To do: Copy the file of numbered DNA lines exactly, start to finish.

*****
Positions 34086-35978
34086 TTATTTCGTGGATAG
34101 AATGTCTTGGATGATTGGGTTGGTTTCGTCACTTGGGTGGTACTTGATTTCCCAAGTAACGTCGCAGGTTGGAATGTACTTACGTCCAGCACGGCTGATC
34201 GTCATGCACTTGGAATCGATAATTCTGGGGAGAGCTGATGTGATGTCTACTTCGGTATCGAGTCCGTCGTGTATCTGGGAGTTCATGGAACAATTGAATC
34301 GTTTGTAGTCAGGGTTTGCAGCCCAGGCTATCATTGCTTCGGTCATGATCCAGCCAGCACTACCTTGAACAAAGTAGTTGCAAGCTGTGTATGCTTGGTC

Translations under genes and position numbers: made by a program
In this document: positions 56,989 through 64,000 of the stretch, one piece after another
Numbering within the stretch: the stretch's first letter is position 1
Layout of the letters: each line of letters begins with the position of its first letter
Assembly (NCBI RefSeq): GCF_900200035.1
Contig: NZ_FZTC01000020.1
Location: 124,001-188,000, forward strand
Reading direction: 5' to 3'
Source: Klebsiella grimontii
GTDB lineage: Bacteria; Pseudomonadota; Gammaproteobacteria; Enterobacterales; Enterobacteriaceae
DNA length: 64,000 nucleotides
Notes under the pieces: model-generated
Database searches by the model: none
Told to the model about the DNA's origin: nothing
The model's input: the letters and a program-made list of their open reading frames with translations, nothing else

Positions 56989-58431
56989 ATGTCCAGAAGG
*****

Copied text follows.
Positions 34086-35978
34086 TTATTTCGTGGATAG
34101 AATGTCTTGGATGATTGGGTTGGTTTCGTCACTTGGGTGGTACTTGATTTCCCAAGTAACGTCGCAGGTTGGAATGTACTTACGTCCAGCACGGCTGATC
34201 GTCATGCACTTGGAATCGATAATTCTGGGGAGAGCTGATGTGATGTCTACTTCGGTATCGAGTCCGTCGTGTATCTGGGAGTTCATGGAACAATTGAATC
34301 GTTTGTAGTCAGGGTTTGCAGCCCAGGCTATCATTGCTTCGGTCATGATCCAGCCAGCACTACCTTGAACAAAGTAGTTGCAAGCTGTGTATGCTTGGTC

Translations under genes and position numbers: made by a program
In this document: positions 56,989 through 64,000 of the stretch, one piece after another
Numbering within the stretch: the stretch's first letter is position 1
Layout of the letters: each line of letters begins with the position of its first letter
Assembly (NCBI RefSeq): GCF_900200035.1
Contig: NZ_FZTC01000020.1
Location: 124,001-188,000, forward strand
Reading direction: 5' to 3'
Source: Klebsiella grimontii
GTDB lineage: Bacteria; Pseudomonadota; Gammaproteobacteria; Enterobacterales; Enterobacteriaceae
DNA length: 64,000 nucleotides
Notes under the pieces: model-generated
Database searches by the model: none
Told to the model about the DNA's origin: nothing
The model's input: the letters and a program-made list of their open reading frames with translations, nothing else

Positions 56989-58431
56989 ATGTCCAGAAGG